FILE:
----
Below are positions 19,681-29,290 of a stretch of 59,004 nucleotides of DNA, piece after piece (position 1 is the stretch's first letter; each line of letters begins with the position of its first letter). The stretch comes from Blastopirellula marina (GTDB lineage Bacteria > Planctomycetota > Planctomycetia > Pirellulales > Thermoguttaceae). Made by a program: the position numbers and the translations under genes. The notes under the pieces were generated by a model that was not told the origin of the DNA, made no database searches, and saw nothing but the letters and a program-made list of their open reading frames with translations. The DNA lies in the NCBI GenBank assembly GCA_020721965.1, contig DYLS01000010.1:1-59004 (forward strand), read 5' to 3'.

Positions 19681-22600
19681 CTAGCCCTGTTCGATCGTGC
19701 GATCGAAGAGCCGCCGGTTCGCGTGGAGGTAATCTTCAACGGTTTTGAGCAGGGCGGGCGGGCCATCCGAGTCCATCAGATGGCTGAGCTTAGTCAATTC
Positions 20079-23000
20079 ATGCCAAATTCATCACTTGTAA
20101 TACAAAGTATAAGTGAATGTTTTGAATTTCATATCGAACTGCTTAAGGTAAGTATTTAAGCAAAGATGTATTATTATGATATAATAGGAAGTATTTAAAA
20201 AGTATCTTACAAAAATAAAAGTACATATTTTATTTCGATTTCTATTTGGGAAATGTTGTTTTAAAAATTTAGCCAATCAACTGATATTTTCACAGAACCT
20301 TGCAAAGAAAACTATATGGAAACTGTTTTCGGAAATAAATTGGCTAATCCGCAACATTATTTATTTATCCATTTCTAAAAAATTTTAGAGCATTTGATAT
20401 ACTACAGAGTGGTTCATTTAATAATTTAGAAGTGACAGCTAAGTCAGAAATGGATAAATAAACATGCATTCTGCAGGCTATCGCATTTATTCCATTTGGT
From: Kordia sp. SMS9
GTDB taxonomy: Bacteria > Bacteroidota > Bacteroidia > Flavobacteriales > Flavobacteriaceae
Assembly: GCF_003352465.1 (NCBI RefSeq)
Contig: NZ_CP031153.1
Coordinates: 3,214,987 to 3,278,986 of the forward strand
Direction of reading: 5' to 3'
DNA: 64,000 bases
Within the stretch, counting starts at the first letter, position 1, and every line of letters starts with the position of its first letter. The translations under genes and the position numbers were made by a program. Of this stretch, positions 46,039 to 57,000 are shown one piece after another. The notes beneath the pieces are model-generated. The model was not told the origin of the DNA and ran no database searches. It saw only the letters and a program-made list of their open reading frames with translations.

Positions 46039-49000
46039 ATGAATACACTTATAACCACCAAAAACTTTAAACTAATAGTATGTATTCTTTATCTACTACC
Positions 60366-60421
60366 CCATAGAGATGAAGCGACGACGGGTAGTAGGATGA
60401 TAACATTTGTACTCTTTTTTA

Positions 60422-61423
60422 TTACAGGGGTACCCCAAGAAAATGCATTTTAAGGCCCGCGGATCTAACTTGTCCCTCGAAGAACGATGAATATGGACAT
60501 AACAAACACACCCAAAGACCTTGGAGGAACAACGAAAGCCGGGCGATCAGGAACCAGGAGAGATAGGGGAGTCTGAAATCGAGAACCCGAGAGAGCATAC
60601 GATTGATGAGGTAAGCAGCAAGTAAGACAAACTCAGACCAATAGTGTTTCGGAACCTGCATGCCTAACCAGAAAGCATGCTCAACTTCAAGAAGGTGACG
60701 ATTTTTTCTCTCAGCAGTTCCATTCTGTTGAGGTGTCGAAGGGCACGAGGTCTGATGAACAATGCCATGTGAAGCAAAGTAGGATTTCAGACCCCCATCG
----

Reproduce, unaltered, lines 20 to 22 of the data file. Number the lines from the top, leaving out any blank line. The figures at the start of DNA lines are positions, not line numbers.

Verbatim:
46039 ATGAATACACTTATAACCACCAAAAACTTTAAACTAATAGTATGTATTCTTTATCTACTACC
Positions 60366-60421
60366 CCATAGAGATGAAGCGACGACGGGTAGTAGGATGA